2016 Homes on Tour


Annie Beck House

Circa 1916

1329 NE 7th Ave
Middle River Terrace Park

 Alfred and Annie Beck home which presently is located at 1329 NE 7th Ave. in Middle River Terrace Park is a traditional Craftsman style, front-facing gable bungalow with a small front facing gable end porch. This architectural style was prevalent throughout the United States in the early twentieth century.  The house was built ca. 1916 at 334 E Las Olas Blvd.  Annie Beck sold the house to Mr. Shelby Grant Smith and Smith fell in love with the house.  He made sure any renovations to the home maintained its historical integrity to its style and the period.  In August of 1977 the house made it first relocation to 310 SE 11th Avenue to avoid demolition.

 The house was used for numerous television commercials, print ads and photoshoots which include a Kodak ad campaign, local retailer Maus a Hoffman photo shoot with Winston Groom, an American novelist and nonfiction writer known for his book Forrest Gump, in addition to many others.

In recent years, the house was owned by Diana Heileman who purchased the house in 2000. She donated the bungalow to the Broward Trust for Historic Preservation and agreed to help finance its second and final move. "In the time I have lived in Fort Lauderdale, I have seen so much demolished to make way for newer, bigger homes," Heileman said. "I wanted to preserve a little something."

This house represents our heritage in South Florida - its history of the people who helped found our city.  Heileman already moved and settled in Pompano Beach is glad the house will be preserved. There are so few people today who have respect for buildings like this;  we are so glad she felt the same way as us. 

-Broward Trust for Historic Preservation

-Diane Smart, Former Trust President

-Tamara Peacock, Local Architect

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Marshall House

Circa 1918

1130 SW 6th Street

The Marshall House was built in 1918, certified by the City of Fort Lauderdale’s Historical Society. Although I have been told it was built at an earlier date by old-timers in the neighborhood. There is an urban legend that the house rested north of the river but during the 1927 hurricane it floated to it’s present location. Frank Marshal, brother William Marshall the first mayor of Fort Lauderdale, built the house. It sits on one half acre in the Riverside Park neighborhood. The structure is still the size of its original foot print with the only major renovation was the enclosing of the wrap-around porch to add additional rooms. The property is located in an oak hammock near the New River. The house, completely made of wood, has been modernized but still maintains it’s historic character with wood floors throughout with tall ceilings, metal roof and the original windows in the second story bedroom suite and den.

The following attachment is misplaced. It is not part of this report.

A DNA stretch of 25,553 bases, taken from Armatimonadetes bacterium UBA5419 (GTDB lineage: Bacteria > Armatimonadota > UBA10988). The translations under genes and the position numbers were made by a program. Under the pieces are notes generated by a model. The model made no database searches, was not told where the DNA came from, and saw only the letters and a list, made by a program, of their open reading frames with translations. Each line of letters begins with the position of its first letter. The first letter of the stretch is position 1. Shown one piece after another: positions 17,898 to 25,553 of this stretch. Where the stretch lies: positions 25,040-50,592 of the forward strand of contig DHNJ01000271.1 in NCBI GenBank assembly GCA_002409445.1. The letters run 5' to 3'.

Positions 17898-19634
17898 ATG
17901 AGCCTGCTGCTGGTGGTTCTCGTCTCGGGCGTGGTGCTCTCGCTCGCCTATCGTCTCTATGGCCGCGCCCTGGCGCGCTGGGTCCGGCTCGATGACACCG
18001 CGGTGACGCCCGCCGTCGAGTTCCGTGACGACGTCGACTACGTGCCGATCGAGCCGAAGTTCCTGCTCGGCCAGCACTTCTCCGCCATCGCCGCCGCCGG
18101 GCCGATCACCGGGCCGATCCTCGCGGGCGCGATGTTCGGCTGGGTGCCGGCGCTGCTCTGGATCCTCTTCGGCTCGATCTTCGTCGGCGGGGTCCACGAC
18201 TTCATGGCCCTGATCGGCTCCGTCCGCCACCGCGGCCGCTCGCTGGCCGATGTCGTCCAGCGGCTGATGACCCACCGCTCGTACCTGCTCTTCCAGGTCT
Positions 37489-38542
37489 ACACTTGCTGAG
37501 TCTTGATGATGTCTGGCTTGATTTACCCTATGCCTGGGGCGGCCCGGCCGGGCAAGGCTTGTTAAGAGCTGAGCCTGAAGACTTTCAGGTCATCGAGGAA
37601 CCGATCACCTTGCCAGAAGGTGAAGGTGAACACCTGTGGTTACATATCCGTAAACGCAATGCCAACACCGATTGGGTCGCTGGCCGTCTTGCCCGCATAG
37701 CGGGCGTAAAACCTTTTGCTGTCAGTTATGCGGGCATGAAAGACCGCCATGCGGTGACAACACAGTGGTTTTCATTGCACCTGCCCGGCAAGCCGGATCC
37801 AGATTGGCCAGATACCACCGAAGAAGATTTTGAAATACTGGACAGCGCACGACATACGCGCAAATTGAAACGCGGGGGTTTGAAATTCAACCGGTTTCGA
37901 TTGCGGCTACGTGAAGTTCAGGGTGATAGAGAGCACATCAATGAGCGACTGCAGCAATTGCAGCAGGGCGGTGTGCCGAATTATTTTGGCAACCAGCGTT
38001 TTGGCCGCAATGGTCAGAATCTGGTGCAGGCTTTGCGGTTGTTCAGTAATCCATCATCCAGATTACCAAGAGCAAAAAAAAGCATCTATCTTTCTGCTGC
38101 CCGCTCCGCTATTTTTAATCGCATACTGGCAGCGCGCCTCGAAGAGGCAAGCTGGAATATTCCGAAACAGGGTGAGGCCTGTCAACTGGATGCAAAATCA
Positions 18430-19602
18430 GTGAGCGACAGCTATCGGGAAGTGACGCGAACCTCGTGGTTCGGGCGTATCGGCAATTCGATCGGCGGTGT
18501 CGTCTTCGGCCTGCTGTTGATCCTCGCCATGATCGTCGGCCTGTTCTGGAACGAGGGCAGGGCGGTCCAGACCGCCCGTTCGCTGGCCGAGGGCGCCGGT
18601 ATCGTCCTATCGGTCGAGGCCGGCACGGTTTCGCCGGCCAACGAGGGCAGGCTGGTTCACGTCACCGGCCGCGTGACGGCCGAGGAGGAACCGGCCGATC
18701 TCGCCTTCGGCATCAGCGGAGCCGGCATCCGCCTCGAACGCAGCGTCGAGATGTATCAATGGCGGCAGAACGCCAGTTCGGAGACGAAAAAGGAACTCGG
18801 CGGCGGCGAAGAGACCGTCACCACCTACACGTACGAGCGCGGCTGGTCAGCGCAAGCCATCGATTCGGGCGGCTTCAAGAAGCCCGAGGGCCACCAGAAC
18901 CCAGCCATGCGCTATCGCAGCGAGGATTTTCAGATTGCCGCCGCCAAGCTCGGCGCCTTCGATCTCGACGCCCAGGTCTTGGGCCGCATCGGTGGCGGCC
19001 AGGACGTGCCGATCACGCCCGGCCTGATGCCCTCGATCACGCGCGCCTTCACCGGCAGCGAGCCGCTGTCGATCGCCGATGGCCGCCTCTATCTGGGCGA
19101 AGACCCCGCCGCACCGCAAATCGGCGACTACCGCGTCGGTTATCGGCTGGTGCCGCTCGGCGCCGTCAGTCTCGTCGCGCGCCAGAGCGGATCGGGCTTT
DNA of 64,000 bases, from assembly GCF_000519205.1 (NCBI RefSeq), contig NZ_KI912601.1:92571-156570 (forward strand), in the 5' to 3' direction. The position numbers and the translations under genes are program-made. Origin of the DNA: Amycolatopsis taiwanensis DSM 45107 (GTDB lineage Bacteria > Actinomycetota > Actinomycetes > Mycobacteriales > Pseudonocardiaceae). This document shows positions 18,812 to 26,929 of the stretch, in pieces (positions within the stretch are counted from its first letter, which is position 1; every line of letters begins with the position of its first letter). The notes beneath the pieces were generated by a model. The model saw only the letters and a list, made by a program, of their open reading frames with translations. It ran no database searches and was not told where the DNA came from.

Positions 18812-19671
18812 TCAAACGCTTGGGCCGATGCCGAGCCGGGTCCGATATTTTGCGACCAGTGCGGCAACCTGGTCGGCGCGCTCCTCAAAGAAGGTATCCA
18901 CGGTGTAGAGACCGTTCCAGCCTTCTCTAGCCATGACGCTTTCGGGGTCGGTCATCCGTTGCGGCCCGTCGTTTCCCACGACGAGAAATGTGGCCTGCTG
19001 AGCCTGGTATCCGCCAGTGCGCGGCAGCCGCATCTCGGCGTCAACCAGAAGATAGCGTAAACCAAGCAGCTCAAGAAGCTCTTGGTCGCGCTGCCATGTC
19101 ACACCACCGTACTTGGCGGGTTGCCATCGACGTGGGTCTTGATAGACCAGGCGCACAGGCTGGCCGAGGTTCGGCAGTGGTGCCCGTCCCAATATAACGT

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Telli's Tara

Circa 1923

1209 N Rio Vista Blvd

One of the first homes built in Fort Lauderdale, Telli's Tara was built in 1923. The owners Bill and Susan Telli have lived there since 1956. Located on the mouth of Tarpon Bend and the New River this charming two story home is a lovely representation of both old South Florida and traditional old world charm.

The home consists of four bedrooms, three full baths, formal living room with a wood burning fireplace, a Florida sun room, country-style kitchen and a wrap around covered porch for outdoor entertaining.

Bill and Susan are well-know philanthropists and use their lovely home for as many as 20 parties throughout the year. They consider their guest extended family and are usually entertaining more than 75 people for a sit down affair.

Christmas being their favorite time of the year, their longtime friend and designer, Alyson Kass starts the holiday transformation in early November to create a magical feeling in virturaly every room in the house. A delightful treat for everyone, both young and old.

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The Needham Estate

Circa 1925

828 SE 4th Street

Designed by Fort Lauderdale’s premier architect Francis Luis Abreu, the 6,500 square foot house was built in 1925 for John Wesley Needham, the first manager of the Broward Hotel. It was one of five houses Abreu built on the New River during the 1925 “boom” period. At one time the house belonged to Sheriff Walter Clark of Kefaufer hearing fame. Clark entertained such notables as Franklin Roosevelt and Winston Churchill at the house. In later years the house was known as the John Robert Powers Modeling School and at another point in its history, Gordon College, a “girls’ finishing school.”

The house was designed in the then-fashionable Mediterranean Revival style. Other Abreu buildings in Fort Lauderdale include the Riverside Hotel built in 1936, St. Anthony’s School, which is on the National Register of Historic Places, and the Moroccan-style Casablanca Cafe, a 1920s era home converted to a restaurant located at 3049 Alhambra Street on Fort Lauderdale Beach. In addition to creating some of Fort Lauderdale’s grandest homes and public buildings, Abreu also designed the Casino Swimming Pool in 1928 and the Sailboat Bend Fire Station that was recently restored.